1886, by Jasmin Deans
Smoking death through a cigarette, he passed the time-
his eyes: glazed over with the look of the dead; his cheeks:
the hollow worm meat long vanished from the sordid frame
of his chiseled face. He was once so great, but I cannot
remember what he did and now nobody would answer to his
name, also forgotten, apart from existing, inked, on the slowly
burning carcass in between his bony, blackened lips. He had
written it there before, when capable, and now it burnt like his
life before his glassy eyes, twisting and screeching, in agony
at the horrors that were seen and the nothing he was to be.
He was not yet put to rest, the dagger remained tattooed in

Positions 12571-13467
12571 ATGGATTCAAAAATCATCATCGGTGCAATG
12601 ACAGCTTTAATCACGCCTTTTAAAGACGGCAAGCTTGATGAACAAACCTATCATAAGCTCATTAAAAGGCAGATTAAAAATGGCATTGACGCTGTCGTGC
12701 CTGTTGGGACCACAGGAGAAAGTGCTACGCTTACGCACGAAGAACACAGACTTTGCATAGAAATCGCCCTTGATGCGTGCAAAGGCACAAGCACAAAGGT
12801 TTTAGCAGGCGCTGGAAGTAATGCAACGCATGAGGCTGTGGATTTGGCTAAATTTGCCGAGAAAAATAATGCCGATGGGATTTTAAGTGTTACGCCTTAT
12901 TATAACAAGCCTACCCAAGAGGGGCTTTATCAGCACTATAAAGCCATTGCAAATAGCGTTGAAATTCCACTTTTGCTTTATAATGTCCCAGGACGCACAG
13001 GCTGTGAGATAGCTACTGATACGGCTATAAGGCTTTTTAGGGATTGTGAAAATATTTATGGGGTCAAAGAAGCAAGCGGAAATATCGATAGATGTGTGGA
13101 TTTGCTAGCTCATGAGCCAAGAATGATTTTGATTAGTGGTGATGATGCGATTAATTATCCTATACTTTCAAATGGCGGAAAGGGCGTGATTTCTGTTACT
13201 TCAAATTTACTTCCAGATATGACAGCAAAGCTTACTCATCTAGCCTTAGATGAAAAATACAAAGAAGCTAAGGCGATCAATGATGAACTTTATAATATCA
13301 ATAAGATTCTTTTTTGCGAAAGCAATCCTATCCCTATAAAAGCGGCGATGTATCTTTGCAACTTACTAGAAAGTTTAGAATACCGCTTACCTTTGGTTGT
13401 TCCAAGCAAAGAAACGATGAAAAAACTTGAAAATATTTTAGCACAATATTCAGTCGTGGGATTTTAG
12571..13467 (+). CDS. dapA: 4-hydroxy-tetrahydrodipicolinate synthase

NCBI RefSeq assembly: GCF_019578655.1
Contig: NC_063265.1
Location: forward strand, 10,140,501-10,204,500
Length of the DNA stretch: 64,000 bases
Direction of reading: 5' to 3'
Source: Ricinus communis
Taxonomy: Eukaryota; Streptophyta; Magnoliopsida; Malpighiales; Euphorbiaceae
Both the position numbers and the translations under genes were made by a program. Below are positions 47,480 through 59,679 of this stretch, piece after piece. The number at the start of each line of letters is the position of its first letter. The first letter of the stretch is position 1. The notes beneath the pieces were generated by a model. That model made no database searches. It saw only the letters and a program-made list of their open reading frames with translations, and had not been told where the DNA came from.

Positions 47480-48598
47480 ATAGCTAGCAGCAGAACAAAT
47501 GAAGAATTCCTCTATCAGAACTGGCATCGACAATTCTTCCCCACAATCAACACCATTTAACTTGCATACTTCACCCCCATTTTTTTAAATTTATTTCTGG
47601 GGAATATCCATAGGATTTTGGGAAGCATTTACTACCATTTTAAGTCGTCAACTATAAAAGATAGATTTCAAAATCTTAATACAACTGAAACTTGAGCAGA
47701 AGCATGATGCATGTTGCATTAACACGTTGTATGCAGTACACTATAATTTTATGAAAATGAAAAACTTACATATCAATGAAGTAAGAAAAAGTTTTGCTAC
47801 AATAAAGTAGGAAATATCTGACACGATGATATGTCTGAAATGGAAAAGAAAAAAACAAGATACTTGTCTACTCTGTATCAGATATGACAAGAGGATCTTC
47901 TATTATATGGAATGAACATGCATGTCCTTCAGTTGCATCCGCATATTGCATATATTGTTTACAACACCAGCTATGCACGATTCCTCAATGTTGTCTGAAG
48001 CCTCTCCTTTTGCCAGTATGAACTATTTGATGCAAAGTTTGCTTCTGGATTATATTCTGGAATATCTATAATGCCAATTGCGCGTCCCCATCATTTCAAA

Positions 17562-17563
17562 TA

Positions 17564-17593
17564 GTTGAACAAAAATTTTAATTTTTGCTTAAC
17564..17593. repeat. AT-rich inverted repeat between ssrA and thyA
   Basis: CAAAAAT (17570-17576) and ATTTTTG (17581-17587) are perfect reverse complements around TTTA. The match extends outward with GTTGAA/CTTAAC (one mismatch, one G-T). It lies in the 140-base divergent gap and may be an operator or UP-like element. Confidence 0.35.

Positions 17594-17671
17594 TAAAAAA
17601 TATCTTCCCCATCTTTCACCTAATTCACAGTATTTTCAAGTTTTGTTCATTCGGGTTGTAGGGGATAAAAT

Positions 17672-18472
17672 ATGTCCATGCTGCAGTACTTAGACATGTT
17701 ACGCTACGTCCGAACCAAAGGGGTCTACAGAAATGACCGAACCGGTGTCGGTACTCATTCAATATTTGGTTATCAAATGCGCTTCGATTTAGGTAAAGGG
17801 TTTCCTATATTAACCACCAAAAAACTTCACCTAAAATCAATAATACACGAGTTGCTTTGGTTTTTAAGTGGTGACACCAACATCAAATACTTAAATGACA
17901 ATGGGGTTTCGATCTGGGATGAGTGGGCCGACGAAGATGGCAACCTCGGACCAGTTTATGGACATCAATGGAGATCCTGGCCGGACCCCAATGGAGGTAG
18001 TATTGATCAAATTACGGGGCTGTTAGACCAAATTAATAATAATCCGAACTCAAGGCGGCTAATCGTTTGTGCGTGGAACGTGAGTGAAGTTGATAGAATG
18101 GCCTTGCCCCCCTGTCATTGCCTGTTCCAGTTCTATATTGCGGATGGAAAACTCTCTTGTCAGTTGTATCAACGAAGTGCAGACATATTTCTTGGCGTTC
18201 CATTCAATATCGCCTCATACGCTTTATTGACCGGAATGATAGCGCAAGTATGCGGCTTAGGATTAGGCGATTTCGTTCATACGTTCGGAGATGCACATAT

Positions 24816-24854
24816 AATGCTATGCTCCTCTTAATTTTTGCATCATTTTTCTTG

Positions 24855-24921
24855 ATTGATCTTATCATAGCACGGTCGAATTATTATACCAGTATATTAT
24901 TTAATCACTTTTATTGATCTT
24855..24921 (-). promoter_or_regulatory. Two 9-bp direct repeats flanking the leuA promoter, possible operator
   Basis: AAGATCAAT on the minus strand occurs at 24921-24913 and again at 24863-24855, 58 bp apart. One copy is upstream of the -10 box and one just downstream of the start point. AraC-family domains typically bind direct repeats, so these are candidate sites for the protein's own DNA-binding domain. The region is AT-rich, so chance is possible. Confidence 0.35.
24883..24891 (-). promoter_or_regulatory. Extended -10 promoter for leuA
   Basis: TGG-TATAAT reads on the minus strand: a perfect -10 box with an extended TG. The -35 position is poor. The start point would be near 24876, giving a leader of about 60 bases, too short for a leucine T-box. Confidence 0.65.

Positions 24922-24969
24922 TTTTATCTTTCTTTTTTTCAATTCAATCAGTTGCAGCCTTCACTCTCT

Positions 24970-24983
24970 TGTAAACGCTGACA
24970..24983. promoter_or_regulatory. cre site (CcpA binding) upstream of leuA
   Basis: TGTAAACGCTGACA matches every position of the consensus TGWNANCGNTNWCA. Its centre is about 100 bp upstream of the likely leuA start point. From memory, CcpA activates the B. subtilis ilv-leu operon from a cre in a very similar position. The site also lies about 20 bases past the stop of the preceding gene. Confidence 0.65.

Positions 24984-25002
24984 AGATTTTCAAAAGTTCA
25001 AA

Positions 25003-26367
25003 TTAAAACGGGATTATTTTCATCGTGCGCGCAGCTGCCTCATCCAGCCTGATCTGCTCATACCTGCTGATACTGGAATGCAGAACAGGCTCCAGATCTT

his shrivelled veins; the day had not yet terminated but hung
like loose threads before his head and fluttered in the wind,
tormenting him in the everlasting light and the evanescence
of before’s and again’s which now forgot to haunt him in his dazed
state in which he remained, until the rain came down and covered
his bones in mud and darkness, stamping out his smoky
friend forever. He was left tearless in his grave of faeces and mud
to spend eternity being the food for plants.
Jasmin Deans has been writing for three years now. She is eighteen. She has recently moved to Dubai but will be attending university in the UK next year to complete an undergraduate degree in English Literature. She has previously been published in Rat's Ass Review.
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